The Supreme Administrative Court (the NSA) ruled in a judgment handed down on November 28, 2013 (case no. II FSK 2595/12) that a transfer in-kind of the assets of a liquidated limited liability company to its sole shareholder should not be treated as a sale of assets against payment. Although the transfer of assets in the case at hand ext- inguishes the company’s debt toward its shareholder, the latter provides no equivalent consideration to the company. Such an asset transfer is therefore not liable to CIT.
Recently, the issue of whether or not a transfer in-kind of liquidation assets by a capital company is liable to income tax aroused controversy. The tax authorities were initially of the view that the liquidated company was not liable to income tax as a result of such a transfer. However, even though nothing in the relevant regulations has changed, they have consistently held since 2012 that the liquidated company is liable to income tax due to such transfers. According to the tax authorities, any transfer of assets by the company to its shareholder in the course of liquidation should be treated, in com- pliance with the CIT Act, as a sale of those assets against payment.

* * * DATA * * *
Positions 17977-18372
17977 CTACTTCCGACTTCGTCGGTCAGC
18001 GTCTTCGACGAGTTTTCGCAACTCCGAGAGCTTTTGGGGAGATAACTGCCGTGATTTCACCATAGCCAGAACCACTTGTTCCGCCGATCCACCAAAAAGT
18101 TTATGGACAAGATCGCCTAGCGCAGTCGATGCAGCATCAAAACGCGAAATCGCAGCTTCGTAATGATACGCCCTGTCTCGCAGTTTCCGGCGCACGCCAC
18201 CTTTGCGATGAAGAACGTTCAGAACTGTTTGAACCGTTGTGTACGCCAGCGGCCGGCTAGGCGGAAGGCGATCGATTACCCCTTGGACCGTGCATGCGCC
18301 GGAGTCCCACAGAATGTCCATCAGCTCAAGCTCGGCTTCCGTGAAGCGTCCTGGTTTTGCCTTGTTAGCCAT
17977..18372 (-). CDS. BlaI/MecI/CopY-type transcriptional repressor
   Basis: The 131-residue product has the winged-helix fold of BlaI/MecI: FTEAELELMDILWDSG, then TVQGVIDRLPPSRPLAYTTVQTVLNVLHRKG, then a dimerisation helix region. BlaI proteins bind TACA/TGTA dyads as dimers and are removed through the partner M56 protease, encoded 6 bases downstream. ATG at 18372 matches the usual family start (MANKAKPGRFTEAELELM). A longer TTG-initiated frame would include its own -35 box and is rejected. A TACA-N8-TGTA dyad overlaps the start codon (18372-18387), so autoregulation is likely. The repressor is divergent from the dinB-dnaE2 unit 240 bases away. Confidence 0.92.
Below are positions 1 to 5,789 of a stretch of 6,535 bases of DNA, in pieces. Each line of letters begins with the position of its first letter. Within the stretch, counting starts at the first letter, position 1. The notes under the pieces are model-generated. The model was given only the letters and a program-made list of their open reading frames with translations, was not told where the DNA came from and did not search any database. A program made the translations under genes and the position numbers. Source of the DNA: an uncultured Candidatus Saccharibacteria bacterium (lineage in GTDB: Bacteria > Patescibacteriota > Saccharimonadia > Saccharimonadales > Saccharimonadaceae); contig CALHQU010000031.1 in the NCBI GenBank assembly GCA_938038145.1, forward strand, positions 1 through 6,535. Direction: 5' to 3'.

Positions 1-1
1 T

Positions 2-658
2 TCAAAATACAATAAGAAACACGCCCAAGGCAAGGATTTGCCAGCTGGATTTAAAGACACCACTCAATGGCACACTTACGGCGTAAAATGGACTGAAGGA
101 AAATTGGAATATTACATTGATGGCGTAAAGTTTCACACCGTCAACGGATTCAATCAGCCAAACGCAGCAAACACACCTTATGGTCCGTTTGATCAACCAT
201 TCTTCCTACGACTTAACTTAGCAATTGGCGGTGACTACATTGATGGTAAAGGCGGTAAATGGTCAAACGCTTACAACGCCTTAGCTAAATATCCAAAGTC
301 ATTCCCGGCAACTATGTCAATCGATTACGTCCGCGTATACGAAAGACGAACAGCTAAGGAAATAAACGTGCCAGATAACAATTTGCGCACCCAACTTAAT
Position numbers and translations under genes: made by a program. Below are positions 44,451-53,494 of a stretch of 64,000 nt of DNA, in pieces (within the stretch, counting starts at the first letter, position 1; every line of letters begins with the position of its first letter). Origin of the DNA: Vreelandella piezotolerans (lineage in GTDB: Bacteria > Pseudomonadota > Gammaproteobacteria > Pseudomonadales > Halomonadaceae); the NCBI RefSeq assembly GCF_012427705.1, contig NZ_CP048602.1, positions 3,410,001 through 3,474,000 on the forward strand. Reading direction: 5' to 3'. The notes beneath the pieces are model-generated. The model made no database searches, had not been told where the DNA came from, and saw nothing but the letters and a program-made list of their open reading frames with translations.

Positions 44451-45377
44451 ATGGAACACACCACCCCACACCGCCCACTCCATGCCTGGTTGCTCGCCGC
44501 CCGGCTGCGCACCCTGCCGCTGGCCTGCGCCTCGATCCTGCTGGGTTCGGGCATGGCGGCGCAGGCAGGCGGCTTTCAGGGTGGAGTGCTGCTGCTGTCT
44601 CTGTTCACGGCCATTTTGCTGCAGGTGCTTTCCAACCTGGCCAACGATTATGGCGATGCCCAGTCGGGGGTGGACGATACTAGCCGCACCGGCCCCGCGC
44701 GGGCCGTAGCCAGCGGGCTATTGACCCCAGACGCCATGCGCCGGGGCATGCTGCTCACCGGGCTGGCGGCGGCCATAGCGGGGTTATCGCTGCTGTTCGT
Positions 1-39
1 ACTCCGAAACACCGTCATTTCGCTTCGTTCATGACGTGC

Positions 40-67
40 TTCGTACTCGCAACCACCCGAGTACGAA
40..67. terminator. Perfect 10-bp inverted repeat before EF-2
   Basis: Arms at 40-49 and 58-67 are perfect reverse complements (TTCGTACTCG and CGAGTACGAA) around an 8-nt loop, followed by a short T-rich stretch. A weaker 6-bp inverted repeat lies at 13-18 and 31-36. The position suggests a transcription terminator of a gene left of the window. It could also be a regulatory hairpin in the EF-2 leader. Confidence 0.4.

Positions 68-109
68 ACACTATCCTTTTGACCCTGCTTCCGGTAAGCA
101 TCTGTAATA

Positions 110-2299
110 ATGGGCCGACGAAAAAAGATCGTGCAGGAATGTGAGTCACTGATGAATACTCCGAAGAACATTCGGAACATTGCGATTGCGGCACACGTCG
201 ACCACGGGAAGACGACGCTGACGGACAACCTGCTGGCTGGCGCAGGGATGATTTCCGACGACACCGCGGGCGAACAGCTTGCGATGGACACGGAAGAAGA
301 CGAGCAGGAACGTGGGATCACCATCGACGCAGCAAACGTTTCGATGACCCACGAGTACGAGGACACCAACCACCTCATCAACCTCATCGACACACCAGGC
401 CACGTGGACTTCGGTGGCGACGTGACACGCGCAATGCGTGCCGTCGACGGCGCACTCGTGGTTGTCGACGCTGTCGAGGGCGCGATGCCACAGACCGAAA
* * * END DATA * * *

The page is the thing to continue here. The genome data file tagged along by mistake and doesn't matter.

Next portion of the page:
Nevertheless, the NSA generally leans toward the view that a transfer of assets in kind to a shareholder due to the liquidation of a company should not be liable to tax the way a sale of assets would be. This is due to the fact that the considerations of the company and of its shareholder are not equivalent. As a result of the liquidation, the shareholder receives the company’s assets, while the liquidated company receives no payment in return from the shareholder.
The ruling under consideration should be applauded. In fact, the NSA has upheld the ruling practice so favorable to taxpayers and reversed one of the WSA’s few adverse rulings on the matter.
Notwithstanding the above, business entities should bear in mind that the CIT Act will fundamentally change as of January 1, 2015 on this point and that under the new Article 14a of the Act, transfers in- kind, in principle, will be liable to CIT.